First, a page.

BrainChip in dispute with licensee over school district facial recognition deployment
A legal dispute appears to be forming over the implementation of biometric facial recognition by Lockport City School District (LCSD) in New York, The Lockport Union-Sun & Journal reports via GovTech.
The Aegis software suite from SN Technologies includes facial recognition and forensic search engine capabilities, and is costing the LCSD $1.4 million out of a $4.2 million Smart Schools Bond Act fund.
The New York Civil Liberties Union has urged the Department of Education to review its approval of LCSD’s plan to implement facial recognition.
The FOIL request seeks records relating to LCSD’s due diligence, meetings, demonstrations beta tests, possible selection or use of BrainChip or SpikeNet facial recognition software, financial arrangements with SN Tech and related companies, and any non-disclosure agreements.
BrainChip said in a presentation to investors in June 2018 that the company had invoiced SN Tech for just over $600,000, according to GovTech, based on existing agreements, but SN Tech disputed the invoice. In a September presentation, BrainChip said that it had begun a full audit of SN Tech’s records, and in January the Australian company said the audit found SN Tech’s records “unsatisfactory with respect to disclosures,” and filed the FOIL request.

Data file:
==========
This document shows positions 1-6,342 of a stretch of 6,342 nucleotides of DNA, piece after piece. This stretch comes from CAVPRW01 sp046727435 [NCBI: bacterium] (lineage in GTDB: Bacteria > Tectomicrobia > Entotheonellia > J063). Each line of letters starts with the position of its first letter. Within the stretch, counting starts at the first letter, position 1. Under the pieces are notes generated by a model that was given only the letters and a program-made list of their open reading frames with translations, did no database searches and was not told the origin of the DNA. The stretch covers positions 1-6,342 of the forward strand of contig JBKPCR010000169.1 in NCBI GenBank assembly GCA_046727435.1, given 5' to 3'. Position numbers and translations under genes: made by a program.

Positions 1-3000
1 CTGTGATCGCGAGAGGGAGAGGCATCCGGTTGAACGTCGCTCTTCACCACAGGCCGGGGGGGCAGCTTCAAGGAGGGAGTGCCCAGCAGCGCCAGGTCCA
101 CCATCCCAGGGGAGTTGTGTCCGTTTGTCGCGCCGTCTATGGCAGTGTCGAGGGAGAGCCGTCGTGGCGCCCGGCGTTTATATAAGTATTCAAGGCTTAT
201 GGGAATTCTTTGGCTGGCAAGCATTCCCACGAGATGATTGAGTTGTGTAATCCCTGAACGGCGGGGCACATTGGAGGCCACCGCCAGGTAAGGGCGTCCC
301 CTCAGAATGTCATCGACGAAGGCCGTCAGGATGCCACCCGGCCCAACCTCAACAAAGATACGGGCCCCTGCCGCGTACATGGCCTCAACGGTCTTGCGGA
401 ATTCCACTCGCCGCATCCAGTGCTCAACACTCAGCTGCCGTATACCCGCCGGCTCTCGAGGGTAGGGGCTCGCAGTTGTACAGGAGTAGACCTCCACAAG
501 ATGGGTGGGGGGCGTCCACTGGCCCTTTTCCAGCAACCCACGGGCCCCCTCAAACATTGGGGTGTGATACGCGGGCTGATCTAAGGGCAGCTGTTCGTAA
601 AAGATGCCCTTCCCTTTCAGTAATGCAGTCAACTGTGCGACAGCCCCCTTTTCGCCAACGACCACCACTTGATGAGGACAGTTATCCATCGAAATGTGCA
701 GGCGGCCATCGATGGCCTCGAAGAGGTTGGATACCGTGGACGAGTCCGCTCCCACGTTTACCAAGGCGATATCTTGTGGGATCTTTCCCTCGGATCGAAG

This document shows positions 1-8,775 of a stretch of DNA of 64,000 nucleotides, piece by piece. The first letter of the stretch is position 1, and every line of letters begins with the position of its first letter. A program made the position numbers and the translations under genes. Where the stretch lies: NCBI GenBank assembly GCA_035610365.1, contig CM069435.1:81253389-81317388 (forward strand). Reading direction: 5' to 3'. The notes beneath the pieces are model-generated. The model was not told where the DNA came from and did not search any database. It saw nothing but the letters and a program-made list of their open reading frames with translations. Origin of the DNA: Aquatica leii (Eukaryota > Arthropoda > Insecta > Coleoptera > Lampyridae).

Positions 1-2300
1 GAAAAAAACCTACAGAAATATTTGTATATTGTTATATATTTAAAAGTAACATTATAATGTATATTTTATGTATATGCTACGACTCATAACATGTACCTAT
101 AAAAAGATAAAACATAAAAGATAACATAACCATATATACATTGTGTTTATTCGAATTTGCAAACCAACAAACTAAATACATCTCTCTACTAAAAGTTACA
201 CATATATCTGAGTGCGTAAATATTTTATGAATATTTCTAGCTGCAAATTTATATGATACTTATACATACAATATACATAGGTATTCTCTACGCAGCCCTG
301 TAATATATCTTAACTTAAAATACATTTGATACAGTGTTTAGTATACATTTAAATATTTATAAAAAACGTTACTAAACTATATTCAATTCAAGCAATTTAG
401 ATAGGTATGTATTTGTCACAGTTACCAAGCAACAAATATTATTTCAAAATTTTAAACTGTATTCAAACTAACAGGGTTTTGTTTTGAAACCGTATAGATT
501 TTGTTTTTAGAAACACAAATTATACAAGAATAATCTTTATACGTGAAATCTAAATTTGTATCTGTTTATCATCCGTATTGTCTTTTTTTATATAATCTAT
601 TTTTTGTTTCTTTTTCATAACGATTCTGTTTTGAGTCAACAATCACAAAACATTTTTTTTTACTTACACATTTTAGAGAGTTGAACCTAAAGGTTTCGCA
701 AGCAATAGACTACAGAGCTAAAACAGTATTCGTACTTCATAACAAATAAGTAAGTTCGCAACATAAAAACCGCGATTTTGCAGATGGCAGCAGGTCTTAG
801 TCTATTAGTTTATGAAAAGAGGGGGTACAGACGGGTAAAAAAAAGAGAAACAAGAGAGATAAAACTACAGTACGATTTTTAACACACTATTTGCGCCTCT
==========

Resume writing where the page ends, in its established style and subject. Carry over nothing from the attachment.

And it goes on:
“SNTech had the ability to license BrainChip’s software for the Lockport school system and to include it in our Aegis application, but we had no obligation to do so,” comments SN Technologies Partner and Spokesperson K.C. Flynn. “SNTech decided to install Aegis, without any software from BrainChip, as a newer solution provided substantially better results around detection and matching of face and for weapon detection, as required by the software and in support of the Lockport district school contract.”
Flynn also said that he does not expect legal action to be taken, based on communications with lawyers representing both companies.
The local resident who provided the FOIL document to the Union-Sun & Journal criticized decisions of school district officials, both to deploy the technology and to contract SN Tech, while district Superintendent Michelle Bradley characterized the dispute as one between a contractor and sub-contractor that has no bearing on LCSD or the project’s implementation schedule.